art by Agata Maciagowska
He Could Be Ambrose Bierce
by Shaenon Kelty Garrity
"On August 6, 1930," said Mona, "Justice Joseph Crater stepped into a taxi in New York City and was never seen again."
"Are you still stalking the guy across the street?" said Daryl.
"I'm not stalking. I'm monitoring." With nervous white fingers, Mona parted the blinds.
"What you're doing right now? Stalking."
Mona ignored her husband. Across the street, the little man was planting flowers. Something orange. He really was little; that was the first thing that had tipped her off. People were smaller back in the restricted centuries. He was… not ethnic, exactly, but dark enough to suggest a general foreignness: Greek or Italian or Hispanic or Arab or Indian, even. He could be from anywhere--anywhere but Dimdell, Wisconsin, which was where he was. He bent over his trowel so Mona could see his bald spot.
"Just go talk to him," Daryl was saying. "Strike up a neighborly conversation. He moved in a week ago and we still don't know his name."
"He lives under the name of Glass," said Mona. She watched the orange blossoms go up in rows and thought of the lights of Times Square.
"Right… that probably means that's his name. So you've talked to him?"
Mona didn't answer. If she told Daryl she'd found the name of C. Glass by going through the man's mailbox while he was out on his evening walk around the allotment, he'd take it all wrong.
"You, of all people, know how unlikely it is to meet a displaced person," said Daryl. "The Bureau places them all over the open centuries."
Not all over, Mona didn't say. The quiet, out-of-the way places. Which meant they could place one in Dimdell.
"That job is frying your brain."
"Oscar Zeta Acosta, the inspiration for 'Doctor Gonzo' in Fear and Loathing in Las Vegas, disappeared in Mexico in 1974." The flowers shone like desert suns through the cool, gray springtime dusk.
"See, that's exactly what I'm talking about."
"Hunter S. Thompson called him too weird to live, and too rare to die."
The next morning, on the way to the bus stop, Mona checked C. Glass's flowerbed. Nasturtiums. Interesting.
She took the bus into Madison. It was a long ride, but she and Daryl only had one car, and at least it gave her time to read. She was in the middle of a good book, a thriller about a historian who gets entangled in intrigue in the court of Queen Elizabeth. Mona opened to her careful bookmark: the hero had already fallen in love with the anachronistically spirited daughter of a court musician, only to learn that she was fated to die of poisoning. Would he risk altering the timeline to save her? Of course--unless he was assassinated himself in the process.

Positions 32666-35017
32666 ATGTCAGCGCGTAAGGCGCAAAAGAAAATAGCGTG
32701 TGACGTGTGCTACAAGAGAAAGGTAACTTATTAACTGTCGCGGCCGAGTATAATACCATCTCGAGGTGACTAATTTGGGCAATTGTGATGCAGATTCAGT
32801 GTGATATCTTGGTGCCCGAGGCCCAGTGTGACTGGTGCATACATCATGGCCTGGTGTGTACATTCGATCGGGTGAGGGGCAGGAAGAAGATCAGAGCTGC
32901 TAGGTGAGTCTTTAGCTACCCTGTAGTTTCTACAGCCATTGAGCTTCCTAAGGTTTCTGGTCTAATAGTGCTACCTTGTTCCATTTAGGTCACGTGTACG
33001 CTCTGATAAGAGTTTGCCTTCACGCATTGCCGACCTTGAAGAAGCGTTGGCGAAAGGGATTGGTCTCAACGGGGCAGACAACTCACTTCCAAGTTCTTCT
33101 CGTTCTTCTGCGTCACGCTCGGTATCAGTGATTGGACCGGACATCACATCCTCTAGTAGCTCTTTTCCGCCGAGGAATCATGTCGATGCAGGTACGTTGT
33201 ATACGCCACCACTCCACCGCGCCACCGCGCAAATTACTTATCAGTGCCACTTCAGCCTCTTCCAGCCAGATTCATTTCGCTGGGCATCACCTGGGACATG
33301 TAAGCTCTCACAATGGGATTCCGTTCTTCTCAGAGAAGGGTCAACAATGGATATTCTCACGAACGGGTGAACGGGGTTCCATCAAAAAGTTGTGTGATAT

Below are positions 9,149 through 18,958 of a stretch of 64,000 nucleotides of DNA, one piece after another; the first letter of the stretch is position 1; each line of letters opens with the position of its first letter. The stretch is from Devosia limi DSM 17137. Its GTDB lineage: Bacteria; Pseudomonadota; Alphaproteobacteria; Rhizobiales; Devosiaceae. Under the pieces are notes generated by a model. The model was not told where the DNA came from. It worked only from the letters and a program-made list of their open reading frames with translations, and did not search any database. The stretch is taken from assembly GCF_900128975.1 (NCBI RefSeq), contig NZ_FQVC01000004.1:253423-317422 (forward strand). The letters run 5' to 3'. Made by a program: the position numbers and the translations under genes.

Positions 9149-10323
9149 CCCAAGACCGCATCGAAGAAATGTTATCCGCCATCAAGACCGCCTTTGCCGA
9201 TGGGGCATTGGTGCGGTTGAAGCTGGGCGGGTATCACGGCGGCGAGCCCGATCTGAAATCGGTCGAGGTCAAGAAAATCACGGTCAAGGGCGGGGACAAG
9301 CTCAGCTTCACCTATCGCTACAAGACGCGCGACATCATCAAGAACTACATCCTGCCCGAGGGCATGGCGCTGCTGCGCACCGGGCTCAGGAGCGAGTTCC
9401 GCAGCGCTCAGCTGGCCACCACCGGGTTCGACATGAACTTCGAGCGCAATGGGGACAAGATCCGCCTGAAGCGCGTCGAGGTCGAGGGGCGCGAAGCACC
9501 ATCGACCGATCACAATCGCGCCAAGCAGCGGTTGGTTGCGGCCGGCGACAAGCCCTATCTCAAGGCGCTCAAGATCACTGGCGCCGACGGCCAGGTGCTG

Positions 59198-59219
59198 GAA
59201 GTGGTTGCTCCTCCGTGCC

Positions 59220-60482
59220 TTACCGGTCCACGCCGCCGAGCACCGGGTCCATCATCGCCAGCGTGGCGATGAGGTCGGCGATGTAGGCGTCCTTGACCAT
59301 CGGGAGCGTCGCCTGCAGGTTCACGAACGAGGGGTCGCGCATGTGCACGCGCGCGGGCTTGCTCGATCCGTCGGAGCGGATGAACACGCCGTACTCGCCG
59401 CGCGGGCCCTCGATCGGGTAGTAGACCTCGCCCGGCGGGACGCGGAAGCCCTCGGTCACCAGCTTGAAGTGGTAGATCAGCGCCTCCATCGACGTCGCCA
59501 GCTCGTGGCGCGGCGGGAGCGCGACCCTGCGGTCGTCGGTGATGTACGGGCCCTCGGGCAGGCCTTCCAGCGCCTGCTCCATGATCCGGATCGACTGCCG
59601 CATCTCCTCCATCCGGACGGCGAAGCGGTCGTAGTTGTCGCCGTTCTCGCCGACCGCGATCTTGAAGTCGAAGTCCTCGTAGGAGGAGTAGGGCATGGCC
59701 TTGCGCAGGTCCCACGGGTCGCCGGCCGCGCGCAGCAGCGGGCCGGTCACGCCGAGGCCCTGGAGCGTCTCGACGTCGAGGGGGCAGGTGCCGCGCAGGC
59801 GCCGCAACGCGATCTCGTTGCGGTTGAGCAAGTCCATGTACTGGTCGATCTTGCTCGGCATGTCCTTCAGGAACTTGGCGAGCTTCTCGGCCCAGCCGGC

Pure fantasy, Mona knew. She'd circulated enough memos around the Madison branch of the Federal Time Displacement Bureau to know that travelers never, under any circumstances, deliberately disrupted history. It was bad enough that alterations sometimes happened by accident. Skirmishes with Purity were no laughing matter, and any traveler who showed the slightest inclination toward interfering with the past would find his or her license permanently revoked.
But it made for a good story.
A stack of completed reports awaited Mona at the office. She filed them, using the ID codes stamped on each lilac cover sheet. All names and identifying details were redacted for the general files. That was how every report read, REDACTED REDACTED REDACTED REDACTED. Licensee J614WLS87daisy returned from REDACTED with 512 photographic images, 1 video recording of REDACTED. Licensee filed a full satisfactory report and approved the closing of Gate 816. Digital copies of all collected data are available in the Central Stacks save REDACTED and REDACTED, which have been rerouted to REDACTED for additional REDACTED.
She filed reports. She microwaved lunch. She filed reports.
When she got home, C. Glass was out tending his flowerbed again. Bulbs this time. Mona felt his gaze on her as she hurried up the street. He didn't suspect that she'd been watching him, did he? The last thing she wanted to do was make a possible refugee uncomfortable.
Maybe Daryl was right and the friendly-neighbor approach was the way to go. Less suspicious. "Nice night," she ventured.
C. Glass jumped. "Yes," he said. "Nice enough."
He had an accent! It was faint, but Mona could hear it. "Enough for what?" she asked.